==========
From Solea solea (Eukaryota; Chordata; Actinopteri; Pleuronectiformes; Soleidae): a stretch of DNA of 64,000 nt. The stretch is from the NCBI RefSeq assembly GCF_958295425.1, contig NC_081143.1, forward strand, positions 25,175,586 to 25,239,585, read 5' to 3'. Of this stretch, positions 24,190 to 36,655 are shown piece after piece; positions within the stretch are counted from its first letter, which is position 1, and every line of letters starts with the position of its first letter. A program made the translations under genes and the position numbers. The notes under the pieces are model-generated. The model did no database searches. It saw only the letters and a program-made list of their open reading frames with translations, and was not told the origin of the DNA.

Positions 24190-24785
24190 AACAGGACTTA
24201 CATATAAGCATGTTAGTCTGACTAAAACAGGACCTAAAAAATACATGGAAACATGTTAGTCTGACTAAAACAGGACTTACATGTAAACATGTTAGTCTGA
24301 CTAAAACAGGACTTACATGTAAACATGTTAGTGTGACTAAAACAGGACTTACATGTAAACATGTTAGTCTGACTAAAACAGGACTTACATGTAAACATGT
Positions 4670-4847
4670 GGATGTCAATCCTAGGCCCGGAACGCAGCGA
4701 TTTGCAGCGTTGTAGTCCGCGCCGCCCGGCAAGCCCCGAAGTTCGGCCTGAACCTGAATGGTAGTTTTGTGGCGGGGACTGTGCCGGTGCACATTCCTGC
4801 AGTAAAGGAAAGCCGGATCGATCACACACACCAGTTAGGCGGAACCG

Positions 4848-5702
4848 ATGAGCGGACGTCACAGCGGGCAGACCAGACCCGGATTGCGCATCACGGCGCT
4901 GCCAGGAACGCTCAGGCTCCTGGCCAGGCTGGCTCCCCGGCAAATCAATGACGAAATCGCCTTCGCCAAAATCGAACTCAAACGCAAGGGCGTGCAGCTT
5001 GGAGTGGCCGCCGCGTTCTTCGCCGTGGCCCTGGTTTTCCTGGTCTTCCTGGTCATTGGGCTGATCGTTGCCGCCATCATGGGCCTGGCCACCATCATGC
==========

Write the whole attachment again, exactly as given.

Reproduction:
From Solea solea (Eukaryota; Chordata; Actinopteri; Pleuronectiformes; Soleidae): a stretch of DNA of 64,000 nt. The stretch is from the NCBI RefSeq assembly GCF_958295425.1, contig NC_081143.1, forward strand, positions 25,175,586 to 25,239,585, read 5' to 3'. Of this stretch, positions 24,190 to 36,655 are shown piece after piece; positions within the stretch are counted from its first letter, which is position 1, and every line of letters starts with the position of its first letter. A program made the translations under genes and the position numbers. The notes under the pieces are model-generated. The model did no database searches. It saw only the letters and a program-made list of their open reading frames with translations, and was not told the origin of the DNA.

Positions 24190-24785
24190 AACAGGACTTA
24201 CATATAAGCATGTTAGTCTGACTAAAACAGGACCTAAAAAATACATGGAAACATGTTAGTCTGACTAAAACAGGACTTACATGTAAACATGTTAGTCTGA
24301 CTAAAACAGGACTTACATGTAAACATGTTAGTGTGACTAAAACAGGACTTACATGTAAACATGTTAGTCTGACTAAAACAGGACTTACATGTAAACATGT
Positions 4670-4847
4670 GGATGTCAATCCTAGGCCCGGAACGCAGCGA
4701 TTTGCAGCGTTGTAGTCCGCGCCGCCCGGCAAGCCCCGAAGTTCGGCCTGAACCTGAATGGTAGTTTTGTGGCGGGGACTGTGCCGGTGCACATTCCTGC
4801 AGTAAAGGAAAGCCGGATCGATCACACACACCAGTTAGGCGGAACCG

Positions 4848-5702
4848 ATGAGCGGACGTCACAGCGGGCAGACCAGACCCGGATTGCGCATCACGGCGCT
4901 GCCAGGAACGCTCAGGCTCCTGGCCAGGCTGGCTCCCCGGCAAATCAATGACGAAATCGCCTTCGCCAAAATCGAACTCAAACGCAAGGGCGTGCAGCTT
5001 GGAGTGGCCGCCGCGTTCTTCGCCGTGGCCCTGGTTTTCCTGGTCTTCCTGGTCATTGGGCTGATCGTTGCCGCCATCATGGGCCTGGCCACCATCATGC